Reprinted from www.kcur.org
It was a tearful, dramatic day five years ago, when the school board of Kansas City Public Schools decided to close 21 buildings in order to adjust to a shrinking student population. That was in addition to nine previously closed schools, leaving the district with 30 surplus buildings.
Kansas City is not the only district doing this around the country … Detroit, Philadelphia and Chicago all closed large numbers of school buildings in recent years. But in the wake of the school closures, Kansas City developed what was considered a pioneering program, asking communities to be part of the process of determining what would happen to the empty buildings.
Read the full article at http://kcur.org/post/shuttered-schools-still-part-kansas-citys-landscape
Reprinted from www.citylab.com
New “makers spaces” in a struggling neighborhood could bolster the local economy with small-scale manufacturing opportunities.
It was some tough timing for urban planner Andy Cook as he lined up a tour of vacant industrial properties in Southwest Baltimore late last month, trying to drum up interest among businesses and real estate developers.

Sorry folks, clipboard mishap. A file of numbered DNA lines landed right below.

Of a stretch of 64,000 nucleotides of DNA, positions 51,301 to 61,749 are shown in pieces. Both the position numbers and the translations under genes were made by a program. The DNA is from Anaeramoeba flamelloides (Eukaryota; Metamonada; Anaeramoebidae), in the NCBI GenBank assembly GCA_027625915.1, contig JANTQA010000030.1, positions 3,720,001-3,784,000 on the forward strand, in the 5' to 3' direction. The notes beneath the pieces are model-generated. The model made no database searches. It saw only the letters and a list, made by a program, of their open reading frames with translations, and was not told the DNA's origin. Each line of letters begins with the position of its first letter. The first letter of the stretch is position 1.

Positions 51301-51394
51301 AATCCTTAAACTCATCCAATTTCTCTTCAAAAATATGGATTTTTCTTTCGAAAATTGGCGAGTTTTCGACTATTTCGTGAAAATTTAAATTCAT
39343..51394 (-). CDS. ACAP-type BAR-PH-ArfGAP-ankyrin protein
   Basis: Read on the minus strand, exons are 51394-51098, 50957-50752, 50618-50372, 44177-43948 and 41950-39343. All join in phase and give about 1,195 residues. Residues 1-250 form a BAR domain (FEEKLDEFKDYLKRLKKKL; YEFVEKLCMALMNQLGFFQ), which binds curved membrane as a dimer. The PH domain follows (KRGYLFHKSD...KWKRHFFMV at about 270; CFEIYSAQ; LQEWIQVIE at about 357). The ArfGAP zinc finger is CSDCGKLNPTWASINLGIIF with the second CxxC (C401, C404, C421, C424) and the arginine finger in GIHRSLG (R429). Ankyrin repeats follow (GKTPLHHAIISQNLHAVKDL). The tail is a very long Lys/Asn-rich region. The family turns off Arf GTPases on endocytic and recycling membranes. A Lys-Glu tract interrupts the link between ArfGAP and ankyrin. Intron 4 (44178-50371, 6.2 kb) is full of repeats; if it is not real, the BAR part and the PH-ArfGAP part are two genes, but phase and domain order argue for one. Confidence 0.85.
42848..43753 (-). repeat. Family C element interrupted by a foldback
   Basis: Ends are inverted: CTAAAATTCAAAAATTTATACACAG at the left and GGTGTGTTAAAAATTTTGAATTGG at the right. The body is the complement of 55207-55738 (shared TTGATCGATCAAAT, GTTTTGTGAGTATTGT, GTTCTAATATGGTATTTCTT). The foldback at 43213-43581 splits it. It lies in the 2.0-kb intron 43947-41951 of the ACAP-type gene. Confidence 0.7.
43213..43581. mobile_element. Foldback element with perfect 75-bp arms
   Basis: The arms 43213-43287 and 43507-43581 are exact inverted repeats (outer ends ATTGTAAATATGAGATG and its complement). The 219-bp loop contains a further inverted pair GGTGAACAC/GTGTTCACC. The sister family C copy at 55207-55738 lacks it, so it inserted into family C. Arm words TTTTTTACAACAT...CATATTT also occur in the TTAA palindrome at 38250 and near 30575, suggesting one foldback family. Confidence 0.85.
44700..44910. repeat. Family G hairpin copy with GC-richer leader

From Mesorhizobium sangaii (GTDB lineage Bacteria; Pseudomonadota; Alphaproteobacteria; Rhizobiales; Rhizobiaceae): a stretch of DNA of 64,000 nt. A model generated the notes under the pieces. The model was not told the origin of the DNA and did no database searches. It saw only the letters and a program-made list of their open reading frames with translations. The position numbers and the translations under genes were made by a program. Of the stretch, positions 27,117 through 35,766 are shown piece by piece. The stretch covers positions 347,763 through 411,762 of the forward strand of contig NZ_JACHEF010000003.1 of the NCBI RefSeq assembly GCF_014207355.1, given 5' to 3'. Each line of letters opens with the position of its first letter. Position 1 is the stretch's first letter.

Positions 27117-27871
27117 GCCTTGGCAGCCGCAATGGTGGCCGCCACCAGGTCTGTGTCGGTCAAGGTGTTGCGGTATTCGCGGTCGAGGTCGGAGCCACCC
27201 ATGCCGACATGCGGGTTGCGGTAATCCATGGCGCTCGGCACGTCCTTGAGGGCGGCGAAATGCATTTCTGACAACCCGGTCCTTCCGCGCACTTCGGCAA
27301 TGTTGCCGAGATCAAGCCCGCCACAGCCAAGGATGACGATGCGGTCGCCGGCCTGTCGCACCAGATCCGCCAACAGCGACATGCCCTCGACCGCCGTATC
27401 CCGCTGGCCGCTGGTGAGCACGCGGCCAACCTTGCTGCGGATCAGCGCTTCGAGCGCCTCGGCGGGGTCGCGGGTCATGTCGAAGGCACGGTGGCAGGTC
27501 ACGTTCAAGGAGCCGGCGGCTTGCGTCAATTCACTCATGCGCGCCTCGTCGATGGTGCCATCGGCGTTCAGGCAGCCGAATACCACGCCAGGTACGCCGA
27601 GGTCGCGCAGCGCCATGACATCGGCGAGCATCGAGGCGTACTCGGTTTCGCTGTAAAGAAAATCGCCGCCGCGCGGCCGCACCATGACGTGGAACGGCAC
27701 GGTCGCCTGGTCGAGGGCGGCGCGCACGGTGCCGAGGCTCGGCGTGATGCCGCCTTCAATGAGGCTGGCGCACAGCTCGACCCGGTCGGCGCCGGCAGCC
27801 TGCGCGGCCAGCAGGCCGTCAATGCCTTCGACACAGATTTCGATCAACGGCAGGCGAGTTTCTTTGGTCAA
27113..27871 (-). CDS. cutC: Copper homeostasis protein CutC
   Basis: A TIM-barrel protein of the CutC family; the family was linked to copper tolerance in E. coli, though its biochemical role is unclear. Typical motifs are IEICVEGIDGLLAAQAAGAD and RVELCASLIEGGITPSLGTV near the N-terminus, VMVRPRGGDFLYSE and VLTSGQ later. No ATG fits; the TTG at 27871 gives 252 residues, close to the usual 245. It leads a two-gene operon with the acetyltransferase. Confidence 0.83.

The nation had been glued to news of the riots that followed the the death of Freddie Gray, who died in police custody. People were beginning to understand the despair present in Baltimore neighborhoods that residents themselves declared dead.
The Southwest Baltimore Industrial Opportunity Tour wound through similar landscapes of abandonment, in Mill Hill, Shipley Hill, and as far north as Rosemont, where big companies—and the smaller businesses of butchers, bakeries, and brewers—had long since left. It was audacious to suggest that a collection of 35 dilapidated buildings could somehow begin to fix what had been broken for so long.
Read the full article at http://www.citylab.com/work/2015/06/can-makers-spaces-revitalize-baltimore/396185/